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Each coated tablet Contains: Atorvastatin U.S.P. (as calcium trihydrate) …..10, 20 & 40mg respectively.

ORVA (Atorvastatin calcium) is a synthetic lipid – lowering agent. Atorvastatin is a selective and competitive inhibitor of 3–hydroxy-3-methyl-glutaryl-coenzyme A (HMG-CoA) reductase. The enzyme catalyzes the conversion of HMG – CoA to mevalonate, an early and rate – limiting step in cholesterol biosynthesis. Atorvastatin calcium is a white to off-white crystalline powder, which is insoluble in water.

Orva (Atorvastatin) is rapidly absorbed after oral administration; maximum plasma concentration reaches within 1 to 2 hours. Extent of absorption increases in proportion to dose of Atorvastatin. The absolute bioavailability of Atorvastatin is approximately 14% and the systemic availability of HMG-CoA reductase inhibitory activity is 30%. The low systemic availability is attributed to presystemic clearance in gastrointestinal mucosa and hepatic first pass metabolism. Food decreases the rate and extent of drug absorption by approximately 25% & 9%, respectively. Mean volume of distribution of Orva (Atorvastatin) is 381 liters. Atorvastatin is ≥ 98% plasma protein bound. Atorvastatin is extensively metabolized to ortho and para hydroxylated derivatives and various beta-oxidation products. In vitro inhibition of HMG-CoA reductase by ortho and para hydroxylated metabolites is equivalent to that of Atorvastatin. Approximately 70% of circulating inhibitory activity for HMG-CoA reductase is attributed to active metabolites. Atorvastatin and its metabolites are eliminated primarily in bile following hepatic and extra-hepatic metabolism; however, the drug does not appear to undergo enterohepatic recirculation. The mean plasma elimination half-life of Atorvastatin is 14 hours in humans’ subjects; but that of inhibitory activity for HMG-CoA reductase is 20 to 30 hours due to the contribution of active metabolites. Less than 2% of a dose of Atorvastatin is recovered in urine following oral administration.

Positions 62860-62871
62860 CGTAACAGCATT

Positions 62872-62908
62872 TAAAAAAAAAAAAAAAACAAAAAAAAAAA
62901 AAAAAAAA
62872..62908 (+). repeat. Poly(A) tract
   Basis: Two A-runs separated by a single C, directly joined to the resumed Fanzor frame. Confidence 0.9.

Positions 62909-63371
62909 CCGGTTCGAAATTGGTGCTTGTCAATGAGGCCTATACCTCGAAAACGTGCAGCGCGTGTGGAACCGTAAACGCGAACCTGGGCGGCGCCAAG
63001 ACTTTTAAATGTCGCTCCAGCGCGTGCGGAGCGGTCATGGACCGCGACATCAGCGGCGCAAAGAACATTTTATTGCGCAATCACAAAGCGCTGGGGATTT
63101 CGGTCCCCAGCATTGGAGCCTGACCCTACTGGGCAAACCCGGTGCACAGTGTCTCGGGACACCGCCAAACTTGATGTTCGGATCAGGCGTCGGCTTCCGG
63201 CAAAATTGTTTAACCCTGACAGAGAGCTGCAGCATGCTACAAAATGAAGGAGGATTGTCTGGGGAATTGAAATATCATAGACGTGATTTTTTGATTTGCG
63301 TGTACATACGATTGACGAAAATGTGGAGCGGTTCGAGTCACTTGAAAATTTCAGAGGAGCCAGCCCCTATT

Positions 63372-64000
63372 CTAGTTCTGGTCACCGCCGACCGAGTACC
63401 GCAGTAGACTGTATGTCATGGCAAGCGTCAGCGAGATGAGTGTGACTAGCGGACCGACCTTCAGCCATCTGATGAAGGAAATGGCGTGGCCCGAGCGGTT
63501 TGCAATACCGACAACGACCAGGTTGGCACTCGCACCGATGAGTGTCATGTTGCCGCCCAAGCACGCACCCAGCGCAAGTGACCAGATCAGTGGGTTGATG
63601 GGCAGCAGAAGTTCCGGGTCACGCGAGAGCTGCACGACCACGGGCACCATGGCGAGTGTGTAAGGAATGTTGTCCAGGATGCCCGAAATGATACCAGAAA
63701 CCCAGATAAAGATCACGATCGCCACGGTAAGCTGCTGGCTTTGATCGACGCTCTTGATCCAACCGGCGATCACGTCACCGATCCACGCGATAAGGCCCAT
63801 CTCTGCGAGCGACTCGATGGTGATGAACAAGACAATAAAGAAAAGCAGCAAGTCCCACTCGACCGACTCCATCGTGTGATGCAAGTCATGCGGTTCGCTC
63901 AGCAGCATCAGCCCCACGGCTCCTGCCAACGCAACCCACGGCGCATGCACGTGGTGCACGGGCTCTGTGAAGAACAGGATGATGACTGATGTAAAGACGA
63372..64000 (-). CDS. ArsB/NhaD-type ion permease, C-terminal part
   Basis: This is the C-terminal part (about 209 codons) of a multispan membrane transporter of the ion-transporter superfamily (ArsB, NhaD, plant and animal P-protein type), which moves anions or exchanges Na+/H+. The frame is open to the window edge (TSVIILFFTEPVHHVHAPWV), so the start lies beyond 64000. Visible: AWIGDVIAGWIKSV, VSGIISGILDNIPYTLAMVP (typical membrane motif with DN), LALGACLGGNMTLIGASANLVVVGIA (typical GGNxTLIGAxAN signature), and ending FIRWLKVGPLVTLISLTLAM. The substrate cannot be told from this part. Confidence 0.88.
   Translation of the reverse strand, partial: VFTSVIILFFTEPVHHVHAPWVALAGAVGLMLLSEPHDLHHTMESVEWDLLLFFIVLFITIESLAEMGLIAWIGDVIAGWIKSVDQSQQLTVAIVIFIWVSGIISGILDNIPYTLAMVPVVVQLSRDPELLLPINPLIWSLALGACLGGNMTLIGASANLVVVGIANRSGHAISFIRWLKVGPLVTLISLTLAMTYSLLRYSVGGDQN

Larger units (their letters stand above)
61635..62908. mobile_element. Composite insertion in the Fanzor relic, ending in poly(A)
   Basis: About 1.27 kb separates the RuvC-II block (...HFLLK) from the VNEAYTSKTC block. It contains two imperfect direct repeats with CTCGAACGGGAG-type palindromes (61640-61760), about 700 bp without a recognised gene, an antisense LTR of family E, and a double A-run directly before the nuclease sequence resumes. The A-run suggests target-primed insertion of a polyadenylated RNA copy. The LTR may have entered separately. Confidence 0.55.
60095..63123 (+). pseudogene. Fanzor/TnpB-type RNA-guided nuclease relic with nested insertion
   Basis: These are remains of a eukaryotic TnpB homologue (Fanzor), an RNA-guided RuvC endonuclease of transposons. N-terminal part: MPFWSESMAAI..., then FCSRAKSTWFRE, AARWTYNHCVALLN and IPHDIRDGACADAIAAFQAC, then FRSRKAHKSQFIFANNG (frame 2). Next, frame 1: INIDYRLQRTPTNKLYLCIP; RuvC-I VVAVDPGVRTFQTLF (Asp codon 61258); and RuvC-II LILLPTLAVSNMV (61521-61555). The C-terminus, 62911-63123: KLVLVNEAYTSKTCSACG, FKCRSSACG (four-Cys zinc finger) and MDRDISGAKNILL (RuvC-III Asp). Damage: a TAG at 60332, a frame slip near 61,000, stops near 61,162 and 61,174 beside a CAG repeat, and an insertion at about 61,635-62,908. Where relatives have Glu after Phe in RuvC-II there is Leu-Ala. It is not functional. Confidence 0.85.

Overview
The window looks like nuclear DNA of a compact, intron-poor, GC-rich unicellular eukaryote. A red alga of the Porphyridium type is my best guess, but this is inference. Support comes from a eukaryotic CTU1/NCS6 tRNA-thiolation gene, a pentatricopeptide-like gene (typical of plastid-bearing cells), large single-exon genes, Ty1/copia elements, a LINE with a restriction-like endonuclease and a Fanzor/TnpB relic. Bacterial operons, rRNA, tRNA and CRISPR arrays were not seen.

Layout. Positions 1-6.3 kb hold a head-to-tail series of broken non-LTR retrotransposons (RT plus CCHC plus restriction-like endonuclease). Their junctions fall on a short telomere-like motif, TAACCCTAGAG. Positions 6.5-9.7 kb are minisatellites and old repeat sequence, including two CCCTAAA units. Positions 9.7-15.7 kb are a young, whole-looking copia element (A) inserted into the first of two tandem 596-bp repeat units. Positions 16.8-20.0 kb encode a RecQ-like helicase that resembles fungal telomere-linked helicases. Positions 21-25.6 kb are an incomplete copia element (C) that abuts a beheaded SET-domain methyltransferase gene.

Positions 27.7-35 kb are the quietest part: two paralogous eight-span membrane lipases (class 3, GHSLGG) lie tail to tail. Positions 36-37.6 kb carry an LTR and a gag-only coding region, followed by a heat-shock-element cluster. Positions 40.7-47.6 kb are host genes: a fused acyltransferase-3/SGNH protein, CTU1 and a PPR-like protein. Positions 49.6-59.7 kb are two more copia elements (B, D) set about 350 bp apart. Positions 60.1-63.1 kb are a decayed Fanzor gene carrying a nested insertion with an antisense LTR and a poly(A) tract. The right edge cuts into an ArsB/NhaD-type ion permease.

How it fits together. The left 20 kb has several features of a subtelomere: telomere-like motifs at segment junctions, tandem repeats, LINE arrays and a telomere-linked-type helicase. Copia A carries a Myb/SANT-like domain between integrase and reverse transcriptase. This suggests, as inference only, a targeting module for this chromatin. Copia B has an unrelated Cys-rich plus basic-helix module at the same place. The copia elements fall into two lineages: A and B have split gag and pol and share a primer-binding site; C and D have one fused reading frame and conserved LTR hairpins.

Prevention of Cardiovascular Disease
In adult patients without clinically evident coronary heart disease, but with multiple risk factors for coronary heart disease such an age, smoking, hypertension, low HDL-C, or a family history of early coronary heart disease, Orva is indicated to:

  • Reduce the risk of myocardial infarction
  • Reduce the risk of stroke
  • Reduce the risk for revascularization procedures and angina In patients with type 2 diabetes, and without clinically evident coronary heart disease, but with multiple risk factors for coronary heart disease such as retinopathy, albuminuria, smoking, or hypertension, Orva is indicated to:
    • Reduce the risk of myocardial infarction
    • Reduce the risk of stroke In patients with clinically evident coronary heart disease, Orva is indicated to:
      • Reduce the risk of non-fatal myocardial infarction
      • Reduce the risk of fatal and non-fatal stroke
      • Reduce the risk for revascularization procedures
      • Reduce the risk of hospitalization for CHF
      • Reduce the risk of angina


Orva is indicated:

  • As an adjunct to diet to reduce elevated total-C, LDL-C, apo B, and TG levels and to increase HDL-C in patients with primary hypercholesterolemia (heterozygous familial and nonfamilial) and mixed dyslipidemia (Fredrickson Types IIa and IIb).
  • As an adjunct to diet for the treatment of patients with elevated serum TG levels (Fredrickson Type IV).
  • For the treatment of patients with primary dysbetalipoproteinemia (Fredrickson Type III) who do not respond adequately to diet.
  • To reduce total-C and LDL-C in patients with homozygous familial hypercholesterolemia as an adjunct to other lipid-lowering treatments (eg, LDL apheresis) or if such treatments are unavailable.
  • As an adjunct to diet to reduce total-C, LDL-C, and apo B levels in boys and postmenarchal girls, 10 to 17 years of age, with heterozygous familial hypercholesterolemia if after an adequate trial of diet therapy the following findings are present:
    • LDL-C remains ­ 190 mg/dL or
    • LDL-C remains ­ 160 mg/dL and: there is a positive family history of premature cardiovascular disease or two or more other CVD risk factors are present in the pediatric patient.

Therapy with lipid-altering agents should be a component of multiple-risk-factor intervention in individuals at increased risk for atherosclerotic vascular disease due to hypercholesterolemia.